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Feather River Bulletin
Quincy, California
February 10, 2010     Feather River Bulletin
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February 10, 2010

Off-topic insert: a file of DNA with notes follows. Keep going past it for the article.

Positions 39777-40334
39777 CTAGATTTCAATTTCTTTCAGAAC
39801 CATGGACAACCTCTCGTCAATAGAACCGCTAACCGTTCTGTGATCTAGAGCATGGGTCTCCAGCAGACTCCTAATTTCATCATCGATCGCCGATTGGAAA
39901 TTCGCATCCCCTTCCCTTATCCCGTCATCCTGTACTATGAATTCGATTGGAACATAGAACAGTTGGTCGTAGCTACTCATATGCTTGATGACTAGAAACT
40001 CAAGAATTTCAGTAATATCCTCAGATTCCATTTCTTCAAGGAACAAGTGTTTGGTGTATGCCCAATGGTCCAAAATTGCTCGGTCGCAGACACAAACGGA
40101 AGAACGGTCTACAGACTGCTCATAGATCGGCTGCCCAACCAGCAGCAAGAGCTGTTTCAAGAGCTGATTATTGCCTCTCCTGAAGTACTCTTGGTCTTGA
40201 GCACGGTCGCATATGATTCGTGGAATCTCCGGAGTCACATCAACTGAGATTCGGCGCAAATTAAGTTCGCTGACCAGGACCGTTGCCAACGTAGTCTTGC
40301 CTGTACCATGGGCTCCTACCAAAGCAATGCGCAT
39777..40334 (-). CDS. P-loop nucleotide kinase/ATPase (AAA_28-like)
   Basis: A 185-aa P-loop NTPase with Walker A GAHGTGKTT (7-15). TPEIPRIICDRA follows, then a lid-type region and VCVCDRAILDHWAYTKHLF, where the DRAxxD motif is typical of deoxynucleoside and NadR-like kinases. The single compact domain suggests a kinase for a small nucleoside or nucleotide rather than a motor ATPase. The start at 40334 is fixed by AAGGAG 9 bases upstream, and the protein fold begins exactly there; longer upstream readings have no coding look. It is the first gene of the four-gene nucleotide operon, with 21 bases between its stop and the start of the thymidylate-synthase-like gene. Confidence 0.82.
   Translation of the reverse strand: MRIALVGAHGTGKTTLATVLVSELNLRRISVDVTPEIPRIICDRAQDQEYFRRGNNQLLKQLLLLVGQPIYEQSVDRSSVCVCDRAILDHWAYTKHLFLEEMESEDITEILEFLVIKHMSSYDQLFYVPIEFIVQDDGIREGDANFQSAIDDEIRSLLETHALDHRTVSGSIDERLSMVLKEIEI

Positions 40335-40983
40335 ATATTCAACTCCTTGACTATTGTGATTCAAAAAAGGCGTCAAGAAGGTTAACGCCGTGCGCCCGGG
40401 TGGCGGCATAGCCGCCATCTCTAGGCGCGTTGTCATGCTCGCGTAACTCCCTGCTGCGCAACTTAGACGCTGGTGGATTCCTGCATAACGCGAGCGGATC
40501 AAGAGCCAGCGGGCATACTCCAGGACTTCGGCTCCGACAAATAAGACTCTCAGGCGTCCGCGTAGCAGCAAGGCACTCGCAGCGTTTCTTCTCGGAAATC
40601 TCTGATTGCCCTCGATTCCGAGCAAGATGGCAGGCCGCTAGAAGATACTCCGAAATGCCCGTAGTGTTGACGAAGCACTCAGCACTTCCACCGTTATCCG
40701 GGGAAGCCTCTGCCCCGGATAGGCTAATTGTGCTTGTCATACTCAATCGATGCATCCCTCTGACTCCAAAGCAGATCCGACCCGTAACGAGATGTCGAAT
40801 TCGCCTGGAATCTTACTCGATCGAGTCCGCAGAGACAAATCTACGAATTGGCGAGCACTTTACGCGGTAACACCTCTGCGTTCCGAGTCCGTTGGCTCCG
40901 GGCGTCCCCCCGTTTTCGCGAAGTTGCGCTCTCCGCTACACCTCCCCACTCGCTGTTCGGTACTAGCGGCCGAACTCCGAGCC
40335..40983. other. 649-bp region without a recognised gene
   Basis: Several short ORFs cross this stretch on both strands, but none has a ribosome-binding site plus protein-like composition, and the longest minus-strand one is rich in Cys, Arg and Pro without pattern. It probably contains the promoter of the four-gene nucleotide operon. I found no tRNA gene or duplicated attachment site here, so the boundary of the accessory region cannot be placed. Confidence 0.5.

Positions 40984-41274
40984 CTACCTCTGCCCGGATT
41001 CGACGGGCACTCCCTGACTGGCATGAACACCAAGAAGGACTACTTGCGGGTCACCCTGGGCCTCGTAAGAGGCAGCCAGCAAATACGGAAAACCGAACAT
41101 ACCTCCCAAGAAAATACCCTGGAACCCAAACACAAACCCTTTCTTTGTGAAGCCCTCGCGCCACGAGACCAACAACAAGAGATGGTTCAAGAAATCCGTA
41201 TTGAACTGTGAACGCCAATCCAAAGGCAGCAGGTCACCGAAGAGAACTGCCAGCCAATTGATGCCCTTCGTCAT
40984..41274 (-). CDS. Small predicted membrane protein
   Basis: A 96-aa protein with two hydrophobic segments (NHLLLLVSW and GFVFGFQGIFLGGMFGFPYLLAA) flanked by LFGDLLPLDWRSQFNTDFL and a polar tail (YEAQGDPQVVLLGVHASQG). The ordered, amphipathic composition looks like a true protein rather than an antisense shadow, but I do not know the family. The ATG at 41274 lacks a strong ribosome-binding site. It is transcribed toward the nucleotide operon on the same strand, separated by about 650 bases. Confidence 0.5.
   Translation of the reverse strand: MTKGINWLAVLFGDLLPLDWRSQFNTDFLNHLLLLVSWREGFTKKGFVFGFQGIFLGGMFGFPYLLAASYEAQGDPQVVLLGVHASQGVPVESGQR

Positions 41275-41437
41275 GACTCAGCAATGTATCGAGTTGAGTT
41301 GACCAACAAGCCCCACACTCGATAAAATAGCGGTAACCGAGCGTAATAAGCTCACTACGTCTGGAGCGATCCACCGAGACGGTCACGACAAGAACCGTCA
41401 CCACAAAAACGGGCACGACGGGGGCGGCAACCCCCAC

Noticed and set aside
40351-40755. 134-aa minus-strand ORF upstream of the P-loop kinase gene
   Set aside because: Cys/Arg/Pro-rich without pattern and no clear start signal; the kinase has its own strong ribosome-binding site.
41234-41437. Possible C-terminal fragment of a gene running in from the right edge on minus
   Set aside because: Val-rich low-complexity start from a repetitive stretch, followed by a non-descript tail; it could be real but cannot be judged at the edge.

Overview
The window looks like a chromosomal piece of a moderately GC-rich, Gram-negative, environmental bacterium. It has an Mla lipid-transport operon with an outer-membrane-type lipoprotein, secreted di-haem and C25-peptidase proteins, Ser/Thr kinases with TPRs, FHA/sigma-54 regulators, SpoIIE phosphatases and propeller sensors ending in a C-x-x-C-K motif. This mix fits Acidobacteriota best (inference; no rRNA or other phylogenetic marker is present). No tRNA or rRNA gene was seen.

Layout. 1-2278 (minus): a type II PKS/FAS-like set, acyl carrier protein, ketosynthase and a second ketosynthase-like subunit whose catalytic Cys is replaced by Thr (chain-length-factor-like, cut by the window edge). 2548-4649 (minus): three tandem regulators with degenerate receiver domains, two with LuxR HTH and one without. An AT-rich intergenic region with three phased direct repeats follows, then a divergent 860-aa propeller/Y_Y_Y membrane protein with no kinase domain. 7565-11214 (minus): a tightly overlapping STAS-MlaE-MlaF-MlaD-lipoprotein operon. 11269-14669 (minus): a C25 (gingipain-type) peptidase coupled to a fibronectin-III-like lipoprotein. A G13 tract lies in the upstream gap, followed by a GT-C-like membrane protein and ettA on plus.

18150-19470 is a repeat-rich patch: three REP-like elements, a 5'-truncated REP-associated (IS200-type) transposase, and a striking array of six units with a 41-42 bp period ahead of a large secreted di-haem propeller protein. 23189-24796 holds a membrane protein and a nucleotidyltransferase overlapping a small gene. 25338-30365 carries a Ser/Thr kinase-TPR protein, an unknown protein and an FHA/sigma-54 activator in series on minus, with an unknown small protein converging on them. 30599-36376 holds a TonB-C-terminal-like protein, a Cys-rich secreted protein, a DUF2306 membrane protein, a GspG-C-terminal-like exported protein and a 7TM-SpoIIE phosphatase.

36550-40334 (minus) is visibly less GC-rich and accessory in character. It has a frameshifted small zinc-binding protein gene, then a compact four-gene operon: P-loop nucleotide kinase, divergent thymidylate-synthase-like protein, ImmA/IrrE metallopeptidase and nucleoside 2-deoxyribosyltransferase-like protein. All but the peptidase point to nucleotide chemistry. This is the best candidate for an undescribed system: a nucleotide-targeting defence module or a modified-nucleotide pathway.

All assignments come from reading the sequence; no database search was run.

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Bulletin, Progressive, Record, Reporter Wednesday, Feb. 10, 2010 13Br ARTS and ENTERTAINMENT Local author publishes second novel Alicia Knadler Indian Valley Editor From pioneer days to the social upheaval of the 1960s, local author Eldridge Trott fills his second novel, "Joel's Hymn," with colorful charac- ters one can almost see in the mind's eye as they go about their daily lives. There's Joel, the son who inherited a newspaper busi- ness he knew nothing about, which was almost all his wealthy family had left after the Great Depression. Enter his workers at the newspaper, a family of sorts who are joined one day by a stray dog, a homeless man with a guitar and a mysteri- ously magical woman who has run away from a secret past. What ensues is an epic ad- venture into the human spirit that tugs on the heartstrings like a favorite song. Trott uses his 20 years of experience as a newspaper editor and publisher to en- rich this story that sur- rounds the fictional Gate- way Weekly Newspaper of Paradise, a small town founded by Joel's pioneer grandparents back when they got lost from the rest of their wagon train. Sprinkled between the chapters are lively and thought-provoking snippets from the recent past--from JFK's assassination to protests at Berkeley, and from Charles Manson to Bill Cosby, Star Trek and Sesame Street. Trott also touches on the future, when almost 100,000 people are expected to suffer from Alzheimer's or other de- mentia-type diseases. He began writing to keep himself alive after his wife died in 2006. He remembers how she raised the children while he was mostly busy working in the newspaper industry. He covered everything in the small town of Lincoln, the good and the bad, from the tragic deaths of children to city council meetings and the fight against takeover by group- ownership, all between break- downs of the sometimes-man- strous Linotype machine. His first novel in 2007 was a historical, and his next will be a Western featuring a fron- tier woman, longhorn cattle and the quest for the AmeN- can rancher's dream. The Western will be fol- lowed by an autobiography that will include essays, poet- ry and opinion pieces. The autobiography will in- clude such topics as life in the Navy, his little community church, the frustration of be- ing on a losing football team and other reflections. "Joel's Hymn" is locally available at Evergreen Mar- ket and Village Drug in Greenville and at Epilog Books in Quincy. The book is also available online at, where there is also a free pre- view available. Those who wish to meet the author and receive a signed copy may visit Eldridge Trott at Sierra Sunrise Coffee House and Deli, on Highway 89 and Pine Street in Greenville. He will be there to sign books this Friday, Feb. 12, from 10 a.m. to noon. Joel's Hymn Eldridge Trott "Joel's Hymn" is an epic adventure into the human spirit that's easy to dive into. From pioneer days to the chaos of the 1960s, readers will follow the legacy of a pioneer family and a small- town newspaper in a large- type novel by Eldridge Trott, Eldridge Trott stands by the old Linotype he remembers feeding and fixing during his 20 years in the Lincoln newspaper business. Photos submitted Lilly Baker baskets on display at Maidu museum The baskets of Lilly Baker and her relatives will be on display in Roseville at the Feb, 13 grand opening of the Maidu In(tian Museum and Historic Site. "The Legacy of Maidu Bas- ketweavers" features the bas- kets, beadwork and family heir- looms that belonged to Baker, a Mountain Maidu basketweaver and native of Plumas County who died in 2006. Many of the baskets and ar- tifacts were made and used by Daisy Baker, Lilly's mother, and Kate Meadows McKinney, her maternal grandmother. The exhibit will also feature the basketry of Selena Young- Jackson, mother-in-law to Lil- ly's sister and a renowned Maidu basket maker of the early 20th century. Featuring the work of eight different Maidu weavers, the exhibit uses baskets to illus- trate how tradition was passed through four genera- tions of Mountain Maidu said April Farnham, cultural his- torian and consultant for the exhibit. This tradition lives on through Lilly Baker's basket- making students, many of whom are members of the California Indian Bas- ketweavers Association. The exhibit alSo includes eight black-and-white photo- graphic prints by the late Philip Hyde, who pho- tographed Lilly and Daisy Baker making baskets near Lake Almanor in late 1963. The irriages document how the art of Maidu basket making was passed down from mother to daughter Farnham said. The materials on display were donated or loaned to the museum by Pat Lindgren Kurtz, who knew and worked with Baker for 50 years. The Maidu basket exhibit is part of the Feb. 13 grand open- ing of the Maidu Indian Muse- um and Historic Site, at 1970 Johnson Ranch Dr. in Ro- seville. Doors open at 9 a.m., followed by an introductory program at 9:30 a.m. The grand opening also in- cludes guided museum tours, Native storytelling, demon- strations and an evening lec- ture by Maidu photographer Dugan Aguilar. The exhibit will run through April 2012. Regular museum hours are Monday-Friday, 9 a.m.-4 p.m. and second Saturdays, 9 a.m.-4 p.m. Regular tours are scheduled at 10 a.m. Mon- day-Friday and 10 a.m. and 1 p.m. second Saturdays. Admission is $4.50 for adults, $3.75 for children; $2 weekdays 2-4 p.m. For more information, con- tact the Maidu Indian Muse- um at (916) 774,5934. -- PPoker * Run Presidents' Weekend N Saturday, Feb. 13, 2010 (Alternate Date: March 6) Hwy 36 & A-13 ~Lake Almanor Snowmobile Park Registration 8:30am - ll:00am ~ '25.00: Poker Run & Lunch s5.00: Extra Poker Hand (*300 best hand) $9.00: Lunch only - prepared by Rotarians ~ Pulled Pork Sandwiches & Sides ~lJ Lunch: 11:30 - 1:30 Drawing 2:00~ .~, For more info contact ,~-,, 530-284-7469 or 596-4354 "~ '~ / / Baskets by noted Maidu weaver Lilly Baker, a Plumas County native, will be part of an exhibit, "The Legacy of Maidu Basketweavers," at the grand opening Feb. 13 of the Maidu Indian Museum and Historic Site in Roseville. Photo courtesy Plumas County Museum Fiddler Hanneke Cassel will display a uniquely American approach to Scottish traditional music when she performs Feb. 24 at the Town Hall Theatre in Quincy. Tickets are on sale now. Photo courtesy Plumas Arts Hanneke Cassel Trio to perform Wed., Feb. 24 Plumas Arts will present the Hanneke Cassel Trio (violin, guitar and cello) at the Town Hall Theatre, Wednesday, Feb. 24. Scottish fiddle master Alasdair Fraser calls Han- neke Cassel "One of the most talented and fun-lov- ing young fiddlers you could ever hope to meet," and described her work as '~'~fRtdte-"tntt~te'played ~Yctt-h great stylistic integrity and personal flair -- definitely a joy to listen to." Influences from Scotland to China, along with grooves and musical inno- vations from the hip Boston bluegrass-Americana scene, fuse together to create a uniquely American ap- proach to Scottish music. Cassel creates sounds on the cutting edge of acoustic music, while retaining the integrity and soul of the Scottish tradition. The performance is sup- ported with funding from the James Irvine Foundation. :General admission is $15, Or $t~0":~dxrance sales only' for Plumas Arts members. To purchase tickets call Plumas Arts at 283-3402 or go online to plumasarts.drg for tickets and more infor- mation. Doors open at 7 p.m.; the show starts at 7:30 p.m. Thurs., Feb. 11 & Fri., Feb. 12 103 min, Rated PG-13 Romantic Comedy This movie follows a highly successful Manhattan couple, Meryl and Paul Morgan (Sarah Jessica Parker and Hugh Grant), whose ahnost-perfect lives have only one notable failure - their dissolving marriage. But the turmoil of their romantic lives is nothing compared to what they are about to experience: they witness a murder and become targets of a contract killer. The Feds, protecting their witnesses, whisk away the Morgans from their beloved New York to a tiny town in Wyoming. UP IN THE-AIR Sat., Feb. 13 - Mon., Feb. 15 109 min. Rated R Drama/Comedy Ryan Bingham's job is to fire people from theirs. The anguish, hostility and despair of his "clients" has left him falsely compassionate, living out of a suitcase, and lo',}ing every second of it. When his boss hires arrogant young Natalie, she develops a method of video conferencing that will allow termination without ever leaving the office - essentially threatening the exis- tence Ryan so cherishes. Determined to show the naive girl the error of her logic, Ryan takes her on one of his cross-coun- try firing expeditions, but as she starts to! realize the disheartening realities of her profession, he begins to see the downfalls I to his way of life. i HALL ISenirs ...... : .......... ~6"00 I I Children ................ '5.00 I THEATRE 283-,,40469 Main St., Quincy, CA Visit us at